Chardonnay
Tasted: 269 I Reviewed: 63
Austria
Tasted: 125 I Reviewed: 40
Tuscany
Tasted: 294 I Reviewed: 118
Castilla y León
Tasted: 33 I Reviewed: 58
American New Releases
Tasted: 378 I Reviewed: 102
Imported New Releases
Tasted: 123 I Reviewed: 53
Total
Tasted: 1,247 I Reviewed: 409

Our tastings for April focus on wines in restaurants, the varieties and regions you're likely to find when dining out. And the wine that remains on top of that list is chardonnay, the most popular variety in American restaurants. We've given up trying to generalize about California chardonnay, as we've found great wines from the mountain vineyards and ocean-front sites, blends from the warm Napa Valley and single vineyard selections from cooler zones of the Central Coast. You'll find chardonnay for oysters and chardonnay for roast veal among our best of the year (p. 110).

Austrian whites have become a sommelier passion over the last few years, with grüner veltliners and riesling from the Wachau-Kremstal-Kamptal triangle finding their ways onto a range of lists. Tara Q. Thomas provides those reviews, starting on page 118. We increasingly find lists with an eclectic page of white wines, placing these dry Austrians next to Loire whites from Sancerre to Savennières (p.140), Oregon pinot gris and Finger Lakes rieslings (p. 133).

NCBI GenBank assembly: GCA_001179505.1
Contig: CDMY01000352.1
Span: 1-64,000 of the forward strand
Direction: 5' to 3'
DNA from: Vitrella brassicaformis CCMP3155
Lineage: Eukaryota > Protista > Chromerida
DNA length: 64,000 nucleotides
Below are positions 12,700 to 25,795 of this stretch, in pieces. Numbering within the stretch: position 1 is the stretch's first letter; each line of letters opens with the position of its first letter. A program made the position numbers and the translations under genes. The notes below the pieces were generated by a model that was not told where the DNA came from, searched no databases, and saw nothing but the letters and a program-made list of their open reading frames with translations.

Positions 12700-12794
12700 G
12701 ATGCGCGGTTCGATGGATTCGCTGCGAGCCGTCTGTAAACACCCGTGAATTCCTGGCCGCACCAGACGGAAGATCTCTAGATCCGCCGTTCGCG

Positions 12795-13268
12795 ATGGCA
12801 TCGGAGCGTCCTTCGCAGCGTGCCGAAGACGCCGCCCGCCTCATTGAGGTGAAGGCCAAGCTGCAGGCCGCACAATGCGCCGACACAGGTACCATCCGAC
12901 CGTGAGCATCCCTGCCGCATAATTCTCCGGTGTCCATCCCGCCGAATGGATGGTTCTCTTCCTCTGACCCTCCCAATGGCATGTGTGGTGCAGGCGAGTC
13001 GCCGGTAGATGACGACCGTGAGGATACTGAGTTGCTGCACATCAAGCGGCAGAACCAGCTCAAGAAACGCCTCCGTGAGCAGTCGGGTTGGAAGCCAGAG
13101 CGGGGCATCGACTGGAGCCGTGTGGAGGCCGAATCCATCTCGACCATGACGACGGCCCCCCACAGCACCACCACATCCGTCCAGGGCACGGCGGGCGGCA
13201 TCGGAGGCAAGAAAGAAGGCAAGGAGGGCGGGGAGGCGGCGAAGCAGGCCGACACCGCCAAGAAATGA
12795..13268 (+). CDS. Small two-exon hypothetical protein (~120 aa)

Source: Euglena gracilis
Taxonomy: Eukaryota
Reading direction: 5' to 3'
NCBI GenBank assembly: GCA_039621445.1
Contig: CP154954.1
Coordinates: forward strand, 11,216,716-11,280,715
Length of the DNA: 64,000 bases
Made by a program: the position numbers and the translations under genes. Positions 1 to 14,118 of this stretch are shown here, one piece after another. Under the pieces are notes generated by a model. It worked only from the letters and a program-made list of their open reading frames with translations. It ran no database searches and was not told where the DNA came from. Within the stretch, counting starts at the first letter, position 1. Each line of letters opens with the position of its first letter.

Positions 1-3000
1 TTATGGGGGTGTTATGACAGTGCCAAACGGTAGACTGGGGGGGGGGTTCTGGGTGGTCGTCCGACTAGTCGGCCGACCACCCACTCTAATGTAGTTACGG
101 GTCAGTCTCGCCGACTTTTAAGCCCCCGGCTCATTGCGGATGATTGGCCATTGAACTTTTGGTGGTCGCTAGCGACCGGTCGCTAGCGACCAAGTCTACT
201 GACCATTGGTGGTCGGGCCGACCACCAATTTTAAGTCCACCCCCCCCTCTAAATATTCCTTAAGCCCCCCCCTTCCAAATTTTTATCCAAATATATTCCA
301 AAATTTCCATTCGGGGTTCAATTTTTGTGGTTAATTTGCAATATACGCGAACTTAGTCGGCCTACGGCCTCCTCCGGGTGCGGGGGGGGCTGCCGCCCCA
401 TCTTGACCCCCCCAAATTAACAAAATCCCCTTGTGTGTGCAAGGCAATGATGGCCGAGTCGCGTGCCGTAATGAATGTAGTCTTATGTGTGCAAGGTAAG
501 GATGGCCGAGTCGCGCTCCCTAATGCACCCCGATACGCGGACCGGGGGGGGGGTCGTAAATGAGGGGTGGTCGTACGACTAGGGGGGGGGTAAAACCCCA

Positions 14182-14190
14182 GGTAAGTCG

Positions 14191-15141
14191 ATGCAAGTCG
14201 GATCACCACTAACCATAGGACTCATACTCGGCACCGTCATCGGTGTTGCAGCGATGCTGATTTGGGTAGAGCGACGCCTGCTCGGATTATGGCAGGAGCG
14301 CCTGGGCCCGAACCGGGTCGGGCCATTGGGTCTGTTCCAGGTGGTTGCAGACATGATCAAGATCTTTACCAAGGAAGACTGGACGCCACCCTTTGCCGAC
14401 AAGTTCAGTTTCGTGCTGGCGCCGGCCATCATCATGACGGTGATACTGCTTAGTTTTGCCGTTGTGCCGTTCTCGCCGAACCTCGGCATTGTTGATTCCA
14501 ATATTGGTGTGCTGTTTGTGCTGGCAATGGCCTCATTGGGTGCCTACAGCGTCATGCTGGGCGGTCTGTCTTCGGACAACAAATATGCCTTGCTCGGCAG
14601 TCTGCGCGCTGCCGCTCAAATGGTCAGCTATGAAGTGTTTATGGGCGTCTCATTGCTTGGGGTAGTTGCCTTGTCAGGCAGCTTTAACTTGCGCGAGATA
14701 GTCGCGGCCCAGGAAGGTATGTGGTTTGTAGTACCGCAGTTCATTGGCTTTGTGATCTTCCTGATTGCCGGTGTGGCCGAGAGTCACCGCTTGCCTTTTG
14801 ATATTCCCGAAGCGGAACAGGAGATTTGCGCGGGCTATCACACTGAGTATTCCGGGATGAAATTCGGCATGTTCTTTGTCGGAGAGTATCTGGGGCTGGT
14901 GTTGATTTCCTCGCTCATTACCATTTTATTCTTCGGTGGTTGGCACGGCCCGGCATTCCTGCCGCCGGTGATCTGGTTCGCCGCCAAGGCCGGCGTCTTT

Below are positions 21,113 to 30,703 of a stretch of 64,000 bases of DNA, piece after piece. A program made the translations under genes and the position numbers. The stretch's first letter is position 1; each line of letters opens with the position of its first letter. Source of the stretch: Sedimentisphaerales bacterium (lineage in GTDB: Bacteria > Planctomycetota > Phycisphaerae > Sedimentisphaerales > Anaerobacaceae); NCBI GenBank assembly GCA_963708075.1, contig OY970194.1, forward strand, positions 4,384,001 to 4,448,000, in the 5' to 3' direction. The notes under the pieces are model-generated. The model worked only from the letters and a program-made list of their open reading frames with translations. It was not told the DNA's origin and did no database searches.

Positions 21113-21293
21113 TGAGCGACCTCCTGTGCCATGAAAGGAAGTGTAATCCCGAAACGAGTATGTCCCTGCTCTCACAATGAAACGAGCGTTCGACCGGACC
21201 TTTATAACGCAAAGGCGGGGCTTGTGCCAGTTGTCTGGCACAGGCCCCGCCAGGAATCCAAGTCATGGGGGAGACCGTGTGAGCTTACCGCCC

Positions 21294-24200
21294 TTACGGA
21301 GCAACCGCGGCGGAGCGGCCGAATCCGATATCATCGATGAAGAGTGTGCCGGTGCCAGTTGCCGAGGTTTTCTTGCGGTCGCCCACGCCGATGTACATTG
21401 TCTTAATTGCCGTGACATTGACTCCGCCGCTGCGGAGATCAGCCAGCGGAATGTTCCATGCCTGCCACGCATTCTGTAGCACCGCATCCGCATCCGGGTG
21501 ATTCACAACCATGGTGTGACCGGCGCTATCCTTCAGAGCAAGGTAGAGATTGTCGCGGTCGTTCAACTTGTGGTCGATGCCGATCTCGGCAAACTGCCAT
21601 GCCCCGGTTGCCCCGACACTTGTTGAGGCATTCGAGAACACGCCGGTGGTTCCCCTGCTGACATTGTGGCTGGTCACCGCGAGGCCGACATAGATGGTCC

Then there are the sommelier staples, like Tuscan reds. We tasted 294, from simple, light Chiantis for red-sauced pasta to monumental Brunello di Montalcinos for power dinners with steak. And we continue to be impressed with how sangiovese itself has transformed the ancient vineyards of Tuscany, taking on the formidable challenge of cabernet- and merlot-based wines (p. 121). In Spain, the transformation has come by way of tempranillo, or tinto fino as it's called in Ribera del Duero and the surrounding vineyards of Castilla y León, the source for some of the country's best new wines (p. 130).

Thanks to all the sommeliers who tasted with us for this issue - among them Jeremy Noyes of Babbo, Roger Dagorn of Chanterelle and Eric Vreede of Absinthe, just to name a few. They, like us, appreciate the opportunity to taste wines blind, and to consider how well they perform in a field of their peers. It's the only way to separate the hype from reality, something we believe our two-step, blind tasting process does extremely well. For a complete description of how we taste, with panels of sommeliers and retail buyers recommending the wines and individual critics providing ratings and perspectives on those selections, see page 113.